You know, that’s all well and good for her, as the adoptive parent, but it didn’t leave a lot of room for the feelings that I had. I had a lot of grief growing up. I had a lot of fear and feelings of rejection and feelings of being unwanted. And then it’s really hard because there was also pressure put on me to live up to that, you know, kind of special baby story. So, there’s just a lot wrapped up in it. So, I think I didn’t realize it, but it was keeping me at an arm’s distance emotionally from both my adoptive mother and the faith that I grew up with.
Howard Lovy: This feeling of rejection is something that many, if not most adoptees have to deal with in their lives.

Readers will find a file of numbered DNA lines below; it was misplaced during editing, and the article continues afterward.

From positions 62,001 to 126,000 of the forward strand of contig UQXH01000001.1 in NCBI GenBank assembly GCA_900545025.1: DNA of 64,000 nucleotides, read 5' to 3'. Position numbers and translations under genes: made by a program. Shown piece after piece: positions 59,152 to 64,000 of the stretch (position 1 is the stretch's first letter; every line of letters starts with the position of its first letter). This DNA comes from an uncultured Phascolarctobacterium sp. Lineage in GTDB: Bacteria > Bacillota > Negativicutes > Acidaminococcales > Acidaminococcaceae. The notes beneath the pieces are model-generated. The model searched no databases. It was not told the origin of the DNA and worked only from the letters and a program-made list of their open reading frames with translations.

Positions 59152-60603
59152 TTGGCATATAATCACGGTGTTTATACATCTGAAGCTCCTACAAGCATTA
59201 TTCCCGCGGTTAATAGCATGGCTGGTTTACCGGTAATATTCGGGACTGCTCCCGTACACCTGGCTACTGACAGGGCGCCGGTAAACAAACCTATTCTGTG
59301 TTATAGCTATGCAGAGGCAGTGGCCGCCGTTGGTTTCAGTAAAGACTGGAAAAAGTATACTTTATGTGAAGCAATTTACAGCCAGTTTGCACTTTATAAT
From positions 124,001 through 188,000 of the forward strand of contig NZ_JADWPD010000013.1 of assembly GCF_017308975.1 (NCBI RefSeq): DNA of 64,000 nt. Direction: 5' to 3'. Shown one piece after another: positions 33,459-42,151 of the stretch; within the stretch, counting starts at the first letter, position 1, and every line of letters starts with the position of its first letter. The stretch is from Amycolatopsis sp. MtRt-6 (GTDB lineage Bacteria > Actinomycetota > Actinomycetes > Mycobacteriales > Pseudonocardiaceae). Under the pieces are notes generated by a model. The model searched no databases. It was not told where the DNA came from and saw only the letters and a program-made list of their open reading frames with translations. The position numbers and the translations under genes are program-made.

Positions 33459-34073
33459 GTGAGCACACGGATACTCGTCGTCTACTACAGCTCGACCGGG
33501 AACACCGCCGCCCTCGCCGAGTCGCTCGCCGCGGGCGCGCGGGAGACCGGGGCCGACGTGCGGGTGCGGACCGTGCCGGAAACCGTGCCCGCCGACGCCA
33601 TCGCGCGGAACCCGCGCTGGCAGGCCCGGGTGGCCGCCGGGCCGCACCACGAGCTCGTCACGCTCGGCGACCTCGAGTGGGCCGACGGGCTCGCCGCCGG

Sara Easterly: I hesitate to speak for all adoptees, but pretty much all the adoptees that I know and I’ve been really fortunate enough to have in my adoptee groups and community, yes, it’s, I think it’s a pretty universal feeling. We don’t always say it and you know, I think I’ve been blindsiding a lot of people in my life, in recent years now that I’m talking about it because it’s a very private thing, and many of us would never admit to that. We have to, you know, our brain has defenses, to put up the walls to protect us. We can’t focus on that or we won’t get through life, but it is. And it affects the mental health of adoptees, you know, one in four adoptees statistically commit suicide. So, there are or attempts to commit suicide. It’s — there’s real, real pain there so, relinquishment pain. And so, I think that’s where, back to the faith that just you know, it was hard to have that unacknowledged and live a life where I had to pretend that didn’t exist. And you know, I would say the same is true from my birth family. That’s a loss for the birth family as well. That doesn’t get included in that story because birth, mothers experience the same kind of trauma upon separation from their infant, no matter the circumstances.